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UAB in Antarctica


Sea stars, also known as starfish (this latter term is a bit of misnomer considering they are certainly not "fish"), are common sea floor animals that are found in all the world's oceans. Most have five rays or arms, but others can muster as many as twenty-five to thirty as saw my previous "Unexpected Surprises" post. Their arms are lined with legions of tiny tube-feet that operate using a unique hydraulic plumbing system that squeezes water through tubes with tiny valves that open and shut. The tube-feet serve primarily for locomotion, but also play a role in food capture and sensing prey.

Sea stars employ a remarkable method of feeding. Your grandmother would not approve. Instead of swallowing their food they have the ability to slide their stomach out of their mouth and lay it on their prey. I tell my invertebrate zoology students that it is a good thing that humans have not followed suit. Can you imagine the dining scene in a restaurant? The sea star's stomach tissues are thin enough to slide between the tightly closed shells of a clam and digest its soft body tissues right within its own shell.  And as imaged above, sea stars can sit on their meal, in this case a sponge, and leisurely snack away at the sponge's soft tissue.


Reproduction in sea stars typically involves separately sexed individuals producing millions of tiny eggs or sperm that are spawned simultaneously into the sea where fertilization occurs. The fertilized eggs develop into larvae equipped with little hairs – or cilia - that propel them through the water and aid in feeding on tiny plant cells called phytoplankton (See the image left). And yet, some sea stars do things quite differently. Rather than release their gametes into the sea, they roost their eggs like a chicken - a process called "brooding."

When I first visited the Ross Sea, Antarctica, I was a member of team led by sea star expert John Pearse. One of our research goals was to determine if brooding was in fact the dominant mode of reproduction in sea stars and other marine invertebrates. Early Antarctic marine biologists had predicted this would be case in cold polar water which would slow down larval development and render swimming larvae vulnerable to starvation and predators. In fact, while we found that brooding in Antarctic sea stars was not unusual, our team discovered several sea stars species that were quite content to toss their eggs and sperm into the water where their swimming larvae developed over a period of several months. They seemed to be doing just fine. Indeed, those species releasing their young into the sea were among the most numerous of sea stars.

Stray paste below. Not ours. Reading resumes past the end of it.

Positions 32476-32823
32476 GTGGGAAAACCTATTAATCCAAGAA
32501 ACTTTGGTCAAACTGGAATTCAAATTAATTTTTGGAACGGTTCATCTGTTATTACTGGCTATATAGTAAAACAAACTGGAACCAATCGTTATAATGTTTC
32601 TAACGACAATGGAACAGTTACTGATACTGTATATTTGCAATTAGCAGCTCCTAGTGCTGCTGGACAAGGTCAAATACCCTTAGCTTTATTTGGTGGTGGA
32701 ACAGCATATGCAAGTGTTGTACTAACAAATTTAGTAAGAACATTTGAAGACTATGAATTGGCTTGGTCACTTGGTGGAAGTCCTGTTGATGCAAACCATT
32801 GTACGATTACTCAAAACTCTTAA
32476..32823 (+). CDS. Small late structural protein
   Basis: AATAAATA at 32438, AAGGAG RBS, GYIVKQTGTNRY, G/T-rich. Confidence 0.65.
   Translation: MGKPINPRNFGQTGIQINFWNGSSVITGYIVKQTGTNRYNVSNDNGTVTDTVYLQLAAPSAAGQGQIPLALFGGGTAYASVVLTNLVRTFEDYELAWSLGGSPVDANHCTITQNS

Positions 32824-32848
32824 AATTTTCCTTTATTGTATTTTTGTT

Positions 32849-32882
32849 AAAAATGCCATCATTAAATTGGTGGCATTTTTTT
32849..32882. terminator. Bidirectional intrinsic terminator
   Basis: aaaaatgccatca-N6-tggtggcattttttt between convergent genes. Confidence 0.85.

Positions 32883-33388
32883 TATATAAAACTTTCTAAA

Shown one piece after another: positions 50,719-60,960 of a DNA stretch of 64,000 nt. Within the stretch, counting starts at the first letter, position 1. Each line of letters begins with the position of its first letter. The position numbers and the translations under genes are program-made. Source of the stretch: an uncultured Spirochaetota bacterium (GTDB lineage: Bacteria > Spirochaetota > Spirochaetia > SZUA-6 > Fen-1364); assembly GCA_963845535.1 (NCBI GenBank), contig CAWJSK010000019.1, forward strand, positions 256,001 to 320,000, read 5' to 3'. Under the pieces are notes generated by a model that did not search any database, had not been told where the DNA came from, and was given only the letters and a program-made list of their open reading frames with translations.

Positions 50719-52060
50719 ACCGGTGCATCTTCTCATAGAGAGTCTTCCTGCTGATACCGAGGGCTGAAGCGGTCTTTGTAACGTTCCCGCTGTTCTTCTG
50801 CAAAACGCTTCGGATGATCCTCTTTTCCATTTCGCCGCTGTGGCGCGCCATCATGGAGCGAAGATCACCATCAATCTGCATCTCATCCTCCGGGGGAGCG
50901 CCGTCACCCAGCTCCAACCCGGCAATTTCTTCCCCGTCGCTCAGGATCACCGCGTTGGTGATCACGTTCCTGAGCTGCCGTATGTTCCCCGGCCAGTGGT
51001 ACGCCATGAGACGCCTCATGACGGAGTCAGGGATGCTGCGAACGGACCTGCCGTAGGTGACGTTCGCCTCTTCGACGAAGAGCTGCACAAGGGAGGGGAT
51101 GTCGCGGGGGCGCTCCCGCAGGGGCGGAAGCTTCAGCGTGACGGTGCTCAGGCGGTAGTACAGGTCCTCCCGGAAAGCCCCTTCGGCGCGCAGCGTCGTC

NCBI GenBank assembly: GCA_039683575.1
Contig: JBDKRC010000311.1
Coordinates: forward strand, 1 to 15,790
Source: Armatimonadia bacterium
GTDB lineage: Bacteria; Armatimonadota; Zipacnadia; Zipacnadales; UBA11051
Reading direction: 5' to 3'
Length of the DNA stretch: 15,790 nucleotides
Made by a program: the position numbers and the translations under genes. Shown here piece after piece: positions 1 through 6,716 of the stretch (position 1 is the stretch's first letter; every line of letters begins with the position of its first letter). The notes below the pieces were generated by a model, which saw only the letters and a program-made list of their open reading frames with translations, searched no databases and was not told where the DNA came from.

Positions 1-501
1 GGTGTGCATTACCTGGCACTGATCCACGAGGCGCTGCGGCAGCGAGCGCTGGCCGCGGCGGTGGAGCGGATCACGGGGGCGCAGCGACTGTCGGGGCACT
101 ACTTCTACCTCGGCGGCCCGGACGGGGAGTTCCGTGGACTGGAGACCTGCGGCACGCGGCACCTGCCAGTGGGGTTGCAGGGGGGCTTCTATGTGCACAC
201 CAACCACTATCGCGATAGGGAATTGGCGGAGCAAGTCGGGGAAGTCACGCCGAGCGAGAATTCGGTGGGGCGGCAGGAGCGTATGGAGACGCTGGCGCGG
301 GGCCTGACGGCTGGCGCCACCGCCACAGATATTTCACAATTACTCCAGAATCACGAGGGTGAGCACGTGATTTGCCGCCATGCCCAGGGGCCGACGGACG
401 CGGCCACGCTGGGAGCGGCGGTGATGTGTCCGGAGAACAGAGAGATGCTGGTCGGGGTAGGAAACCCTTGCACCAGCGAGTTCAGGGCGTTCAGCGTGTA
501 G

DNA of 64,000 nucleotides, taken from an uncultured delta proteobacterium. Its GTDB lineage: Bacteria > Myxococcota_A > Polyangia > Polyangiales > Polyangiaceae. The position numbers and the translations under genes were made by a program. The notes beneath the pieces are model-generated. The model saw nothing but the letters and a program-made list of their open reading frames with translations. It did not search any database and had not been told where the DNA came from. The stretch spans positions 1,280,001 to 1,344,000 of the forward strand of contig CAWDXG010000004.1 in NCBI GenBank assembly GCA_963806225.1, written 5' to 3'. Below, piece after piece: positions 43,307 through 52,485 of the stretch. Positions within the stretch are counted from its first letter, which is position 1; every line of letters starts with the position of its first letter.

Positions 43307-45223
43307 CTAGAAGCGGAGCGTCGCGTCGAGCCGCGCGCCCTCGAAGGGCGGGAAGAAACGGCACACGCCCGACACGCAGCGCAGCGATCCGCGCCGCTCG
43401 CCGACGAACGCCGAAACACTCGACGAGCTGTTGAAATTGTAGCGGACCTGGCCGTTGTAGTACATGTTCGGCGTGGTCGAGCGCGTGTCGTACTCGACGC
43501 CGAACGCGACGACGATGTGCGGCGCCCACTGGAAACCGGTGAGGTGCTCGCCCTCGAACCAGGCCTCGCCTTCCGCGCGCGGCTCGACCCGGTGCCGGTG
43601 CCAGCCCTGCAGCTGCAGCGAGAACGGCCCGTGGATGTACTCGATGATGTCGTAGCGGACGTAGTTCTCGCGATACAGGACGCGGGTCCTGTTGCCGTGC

Antarctic sea stars are especially important for a number of reasons. First and foremost, unlike other regions of the world, in Antarctica they are the top predators. Paul Dayton, a pioneer of Antarctic marine ecology, discovered that Antarctic sea stars shape the very communities in which they live. For example, he described the sea floor communities in McMurdo Sound as dominated by sponges. Most of the sponges grew very slowly, but one grew remarkably fast.


Here, several different species of sea stars, including some that ate only sponges (called spongivores), played pivotal roles in ensuring that the rapidly growing sponge did not crowd out all the other sponges and dominate the sea floor. One beautiful deep red sea star, Odontaster validus, was a key player in the community that Paul Dayton studied. It not only ate some of the fast growing sponge itself, but it also consumed the larvae and adults of the spongivorous sea stars – keeping their populations in check. This earned Odontaster the right to be considered a "keystone species", that is, a species that has a dramatic impact on the diversity of a community.

At Palmer Station, Odontaster validus is one of the stars of our research program. For many years our team has used this sea star as a model species to test the chemical feeding deterrent properties of various OvalTaster

Antarctic marine invertebrates and algae. The reason for the popularity of Odontaster is not only its ecological importance – but that it loves to climb up the sides of our seawater tanks and then spread out– upside down – with the undersides of its arms and their outstretched tube-feet positioned against the air-water interface. This allows members of our team to take bits of tissue or food pellets containing extracted chemistry and gently place them on the outstretched tube-feet. If the sea stars don't like the taste they quickly drop the tissue or pellet off the side of their arm – or if they like it – they carry it their mouth. It's the perfect taste test!

We can count our lucky stars for Odontaster validus. Let's hope the focus of our team's current research at Palmer Station, ocean acidification and warming, do not take a toll on these wondrous, yet potentially very vulnerable animals.